Nevertheless, this was the first time I put up my new homemade tent on the trail. It looked beautiful. AND it sprinkled lightly. So, I got to huddle for a few drops under my design and sewing project. Heh Heh.
Started at about 7 AM to continue on up to Grouse Lake. The first time I came up here in 2002 was uneventful. But every time since, I had turned off the trail too soon. That always results in an uncomfortable climb over talus. I finally put a waypoint in my GPS at the spot I expected and headed for it. It worked. In case you are wondering, the turnoff from the trail is at 36.847503,-118.595971 (lat,lon). Got there at about 10 AM. I was up at the crest of the pass to the Granite Lake basin at about 1. I was very careful at this point, since I broke my ankle here in 2019.
I continued down into the valley then up to the pass to Glacier Lake. Got there at about 4:20 PM. After a snack and rest it took about an hour to get down to a campsite by the lake.
19 to 21 Aug, 2022
The morning sky was quite interesting. I was up in the dark before 5 AM. The bright half moon was next to the Pleiades, but you couldn't see them unless you blocked the moon with your thumb. You could see mars, looking like a bright red star just next to the moon. Orion's belt was standing straight up on the ridgeline pointing to the celestial bodies.
The next three days I traveled from Glacier Lake to my familiar campsite in Muro Blanco. In 2020 I got just as far in the same number of days. I was hoping to get a bit further. And, indeed, at first I did. But I had trouble finding a suitable campsite on the second day, and that slowed me down a bit.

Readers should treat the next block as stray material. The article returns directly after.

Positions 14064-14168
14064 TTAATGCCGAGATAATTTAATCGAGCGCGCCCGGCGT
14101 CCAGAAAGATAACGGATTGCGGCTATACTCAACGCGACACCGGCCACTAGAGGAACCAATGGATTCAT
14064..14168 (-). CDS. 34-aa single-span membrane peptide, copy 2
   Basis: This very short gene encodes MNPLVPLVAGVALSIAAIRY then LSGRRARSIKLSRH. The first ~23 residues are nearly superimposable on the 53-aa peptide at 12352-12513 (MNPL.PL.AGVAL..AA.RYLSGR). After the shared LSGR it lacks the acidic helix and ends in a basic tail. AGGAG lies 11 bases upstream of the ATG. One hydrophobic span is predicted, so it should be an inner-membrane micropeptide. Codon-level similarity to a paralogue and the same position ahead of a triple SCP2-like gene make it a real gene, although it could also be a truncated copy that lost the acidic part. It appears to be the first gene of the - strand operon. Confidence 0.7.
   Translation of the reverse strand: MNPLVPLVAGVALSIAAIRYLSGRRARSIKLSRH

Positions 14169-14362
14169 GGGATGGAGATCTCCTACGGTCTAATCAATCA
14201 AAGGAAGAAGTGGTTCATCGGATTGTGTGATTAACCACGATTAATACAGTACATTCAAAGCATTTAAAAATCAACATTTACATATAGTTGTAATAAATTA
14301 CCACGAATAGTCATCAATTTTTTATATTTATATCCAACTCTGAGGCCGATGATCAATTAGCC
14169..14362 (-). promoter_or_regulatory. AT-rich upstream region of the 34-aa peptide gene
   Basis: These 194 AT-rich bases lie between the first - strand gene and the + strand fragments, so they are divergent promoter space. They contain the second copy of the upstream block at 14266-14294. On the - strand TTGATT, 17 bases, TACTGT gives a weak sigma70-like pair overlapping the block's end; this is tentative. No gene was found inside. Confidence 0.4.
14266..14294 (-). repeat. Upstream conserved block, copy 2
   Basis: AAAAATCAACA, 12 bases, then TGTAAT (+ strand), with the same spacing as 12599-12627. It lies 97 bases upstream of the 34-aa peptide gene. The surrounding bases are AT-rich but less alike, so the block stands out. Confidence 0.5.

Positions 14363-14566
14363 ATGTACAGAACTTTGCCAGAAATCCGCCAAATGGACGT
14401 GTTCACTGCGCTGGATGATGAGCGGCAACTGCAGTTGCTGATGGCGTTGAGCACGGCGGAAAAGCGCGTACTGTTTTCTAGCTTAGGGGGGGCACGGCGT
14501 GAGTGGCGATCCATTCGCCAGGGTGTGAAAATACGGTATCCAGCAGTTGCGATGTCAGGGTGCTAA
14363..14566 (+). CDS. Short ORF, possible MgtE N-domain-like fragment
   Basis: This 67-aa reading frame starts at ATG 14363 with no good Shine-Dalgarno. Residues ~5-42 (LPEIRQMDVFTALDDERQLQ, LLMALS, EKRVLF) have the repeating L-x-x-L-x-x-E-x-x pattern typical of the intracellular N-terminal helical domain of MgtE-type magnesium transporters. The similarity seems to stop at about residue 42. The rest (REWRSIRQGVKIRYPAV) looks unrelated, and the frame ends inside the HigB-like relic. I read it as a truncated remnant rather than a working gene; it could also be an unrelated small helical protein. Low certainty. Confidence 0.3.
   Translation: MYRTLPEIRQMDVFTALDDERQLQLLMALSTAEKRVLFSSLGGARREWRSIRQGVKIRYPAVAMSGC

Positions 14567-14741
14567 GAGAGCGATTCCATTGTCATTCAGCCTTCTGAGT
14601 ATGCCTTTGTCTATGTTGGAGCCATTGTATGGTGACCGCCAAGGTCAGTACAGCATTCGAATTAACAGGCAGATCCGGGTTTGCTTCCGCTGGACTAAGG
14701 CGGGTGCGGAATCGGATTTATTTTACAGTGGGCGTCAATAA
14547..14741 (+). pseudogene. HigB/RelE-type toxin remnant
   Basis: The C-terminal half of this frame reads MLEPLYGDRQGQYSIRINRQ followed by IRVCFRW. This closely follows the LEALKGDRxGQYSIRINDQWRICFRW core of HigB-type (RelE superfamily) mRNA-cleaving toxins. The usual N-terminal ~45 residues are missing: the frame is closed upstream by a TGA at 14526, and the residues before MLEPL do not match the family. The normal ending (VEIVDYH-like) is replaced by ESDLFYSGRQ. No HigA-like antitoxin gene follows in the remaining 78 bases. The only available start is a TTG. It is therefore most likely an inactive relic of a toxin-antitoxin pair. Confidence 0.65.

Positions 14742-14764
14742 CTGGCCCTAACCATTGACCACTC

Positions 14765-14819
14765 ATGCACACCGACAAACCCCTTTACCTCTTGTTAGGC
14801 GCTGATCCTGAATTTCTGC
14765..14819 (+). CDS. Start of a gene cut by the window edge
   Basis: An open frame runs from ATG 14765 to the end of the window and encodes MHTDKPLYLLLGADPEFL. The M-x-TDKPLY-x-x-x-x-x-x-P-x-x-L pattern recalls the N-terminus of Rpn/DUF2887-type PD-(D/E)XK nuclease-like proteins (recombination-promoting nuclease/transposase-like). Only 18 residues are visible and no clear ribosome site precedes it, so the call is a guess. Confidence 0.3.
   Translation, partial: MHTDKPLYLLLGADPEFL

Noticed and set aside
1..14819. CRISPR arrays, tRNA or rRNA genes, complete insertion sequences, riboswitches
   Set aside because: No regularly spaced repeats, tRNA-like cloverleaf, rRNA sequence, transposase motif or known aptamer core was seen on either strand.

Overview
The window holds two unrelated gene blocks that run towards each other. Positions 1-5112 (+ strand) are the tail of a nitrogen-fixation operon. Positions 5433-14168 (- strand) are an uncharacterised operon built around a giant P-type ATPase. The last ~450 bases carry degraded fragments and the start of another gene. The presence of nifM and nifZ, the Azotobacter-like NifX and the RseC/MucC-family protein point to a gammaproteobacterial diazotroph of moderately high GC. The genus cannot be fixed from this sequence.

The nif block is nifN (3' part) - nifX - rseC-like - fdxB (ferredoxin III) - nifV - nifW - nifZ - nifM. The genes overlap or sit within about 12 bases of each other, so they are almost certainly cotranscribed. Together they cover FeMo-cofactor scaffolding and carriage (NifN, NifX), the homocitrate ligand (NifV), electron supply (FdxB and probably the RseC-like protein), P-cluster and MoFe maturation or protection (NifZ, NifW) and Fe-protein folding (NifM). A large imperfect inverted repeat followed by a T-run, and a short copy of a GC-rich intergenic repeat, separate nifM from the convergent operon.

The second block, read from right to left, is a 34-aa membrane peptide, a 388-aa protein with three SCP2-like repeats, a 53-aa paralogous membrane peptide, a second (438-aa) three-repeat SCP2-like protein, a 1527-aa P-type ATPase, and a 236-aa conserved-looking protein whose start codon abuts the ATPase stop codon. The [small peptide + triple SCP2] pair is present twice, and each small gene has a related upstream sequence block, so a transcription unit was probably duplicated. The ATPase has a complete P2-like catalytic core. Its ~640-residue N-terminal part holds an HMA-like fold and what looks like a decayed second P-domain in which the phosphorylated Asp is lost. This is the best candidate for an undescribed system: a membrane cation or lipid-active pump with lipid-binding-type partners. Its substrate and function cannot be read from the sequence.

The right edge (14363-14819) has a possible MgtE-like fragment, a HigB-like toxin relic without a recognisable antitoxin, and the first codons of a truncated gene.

I made it past Gray Pass this year and camped at a beautiful spot in the valley (South fork of Cartridge Creek) The trick is when going down Gray pass, hug the slope on the right so you don't go down all the way into the valley. The campsite is at 36.96258 ,-118.55292.
The next day I was up and over White Pass. It was a bit smoother than in 2020: I took my backpack off only once. It was then on over Red Pass. I lost a couple of hours here in 2020 trying for the wrong col. On the way down to Marion Lake I could travel on use trail for a surprising percentage of the way. It probably goes all the way down. Hiking with a buddy would certainly help here in finding the trail.
Past Marion lake I slowed down considerably. I was looking for both a trail and a campsite at the same time. Neither worked out. I ended up in a flat spot which I later saw was a very old trail. It was rock-lined, but had old fallen trees over it that had old trees fallen on them.
I had a lot of problems with Sierra ants around here. It was so bad that I tied paracord around my pants at the ankles to keep the ants from crawling up my legs.
The next day I split the lakes to the north east of Marion lake, then took the chute to the left. Once above that I hiked leaning towards the thumb of 'L' lake. Once up on the level area you just pick your way around to the left of the lakes until you get to the base of Cartridge Pass. Over the pass you take a big loop counter clockwise, over the creek, then down to the lowest lake.
I always have trouble at this lake because I try for short-cuts. This time I remembered to stay high all the way. It was a lot easier.